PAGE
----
Algae & Zooplankton

Algae form the base of the global marine and aquatic food web. We curate a selection of algae cultures that grow well, are non-toxic, and non invasive. 

Zooplankton are small animal grazers that predate microalgal plankton. We curate a selection of zooplankton that will do well in your classroom or home. 

The Algae

Algae are photosynthetic protists and bacteria that can be thought of as simple plants. In most cases, commonly described algae are unicellular phytoplankton, which means they are photosynthetic, single-celled organisms that live freely and suspended in the water they inhabit. The casual observer can view them as large (macro) or small (micro). Microalgae are unicellular and contain all necessary metabolic processes within one membrane, whereas macroalgae more closely approximate land plants as they are composed of vascular and root systems. ARS provides microalgal cultures as they are the quintessential algal morphotype and possess high growth rates, simple life cycles and are the simplest species to culture. They are organized by kingdom and division according to genetic and morphological characteristics, which are described below. 

Chlorophytes, the Green Algae

The green algae, or Chlorophyta, occur mainly in freshwater but can be found in brackish and marine ecosystems. Green algae are usually single-celled and microscopic, although some form colonies that are considered macroscopic. The colonies have very interesting and diverse morphology, forming spherical (round) colonies composed of many cells or occurring as straight or branched filaments (long, thin series of cells). Green algae are thought to be in the evolutionary line that gave rise to the first land plants and are often called grass-green algae because of the similarities in pigments to terrestrial plants. Recent genetic analyses have suggested that certain green algae are evolutionarily closer to land plants than they are to red or brown aquatic algae!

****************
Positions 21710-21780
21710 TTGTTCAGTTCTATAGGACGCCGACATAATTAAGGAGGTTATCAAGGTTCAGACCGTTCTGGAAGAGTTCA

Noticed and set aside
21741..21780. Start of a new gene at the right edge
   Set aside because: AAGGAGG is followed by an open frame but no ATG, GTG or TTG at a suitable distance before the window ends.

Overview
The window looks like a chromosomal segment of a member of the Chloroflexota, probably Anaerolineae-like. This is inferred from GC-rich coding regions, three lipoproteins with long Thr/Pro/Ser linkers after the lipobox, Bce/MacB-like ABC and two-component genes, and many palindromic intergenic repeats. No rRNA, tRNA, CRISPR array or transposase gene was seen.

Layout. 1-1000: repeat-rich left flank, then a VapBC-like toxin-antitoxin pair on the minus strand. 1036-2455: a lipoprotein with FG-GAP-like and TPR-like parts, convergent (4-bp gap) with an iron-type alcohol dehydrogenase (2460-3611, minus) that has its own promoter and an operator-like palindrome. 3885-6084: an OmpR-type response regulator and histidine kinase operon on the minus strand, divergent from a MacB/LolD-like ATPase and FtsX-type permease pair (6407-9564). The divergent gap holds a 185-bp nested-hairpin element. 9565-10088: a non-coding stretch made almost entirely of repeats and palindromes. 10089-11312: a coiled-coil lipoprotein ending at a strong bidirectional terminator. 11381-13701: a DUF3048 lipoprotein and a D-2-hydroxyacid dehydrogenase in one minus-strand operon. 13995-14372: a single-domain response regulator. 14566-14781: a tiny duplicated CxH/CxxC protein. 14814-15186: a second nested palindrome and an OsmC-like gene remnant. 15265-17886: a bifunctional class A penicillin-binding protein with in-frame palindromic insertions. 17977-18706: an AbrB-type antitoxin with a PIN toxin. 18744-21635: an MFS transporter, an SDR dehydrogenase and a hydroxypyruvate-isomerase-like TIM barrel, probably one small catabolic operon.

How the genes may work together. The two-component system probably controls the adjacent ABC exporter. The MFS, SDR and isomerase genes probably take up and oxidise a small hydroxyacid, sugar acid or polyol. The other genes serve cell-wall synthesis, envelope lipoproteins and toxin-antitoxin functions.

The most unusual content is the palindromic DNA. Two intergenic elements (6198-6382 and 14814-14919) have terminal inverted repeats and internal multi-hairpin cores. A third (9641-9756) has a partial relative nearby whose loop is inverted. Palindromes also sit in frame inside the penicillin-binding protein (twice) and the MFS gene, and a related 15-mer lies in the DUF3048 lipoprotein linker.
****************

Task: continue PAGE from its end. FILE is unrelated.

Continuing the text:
Chlamydomonas reinhardtii

About the Algae: Chlamydomonas reinhardtii is a species of unicellular flagellated green algae in the phylum Chlorophyta. Originally isolated in 1945, this species is a model organism for a variety of questions in cell and molecular biology, including the mechanics of flagellar-based motility and phototaxis. In addition to being freshwater, this species is also present in soil, though only in its vegetative stage. This stage is often the immediate product of reproduction in which the cell can split through meiosis multiple times before bursting from the mother cell wall, resulting in 4 to 8 daughter cells. Because of its long history as a model organism C. reinhardtii has also been explored as a source of biofuels and biopharmaceuticals. The cells have been used to produce complex vaccines and therapeutics, explored as a source of pure hydrogen, and even had their channelrhodopsin photopigments used in optogenetics (a method in neurobiology used to explore differential gene expression). 

C. reinhardtii Starter Culture: coming soon!

C. reinhardtii Culture Kit: coming soon! 

Freshwater Media Kit



Chlorella vulgaris

About the Algae: Chlorella vulgaris is a eukaryotic, unicellular green algae that inhabits freshwater environments. They are from the genus Chlorella, a long-studied chlorophyte algae with an incredibly inventive name derived from the Greek “chlor” (green) and the Latin “ella” (small). Chlorella cells in general have a spherical cell body with a diameter of 2-10 micrometers and contain a single, cup-shaped chloroplast. Inside the cell body, numerous starch grains can be seen, which are used to store and sequester the energetic byproducts of photosynthesis for later use. These grains surround the pyrenoid, an organelle within an organelle that assists the chloroplast with the concentration of carbon dioxide used to create sugars during photosynthesis. They can be found in colonies up to 64 cells or on their own. Learn more about Chlorella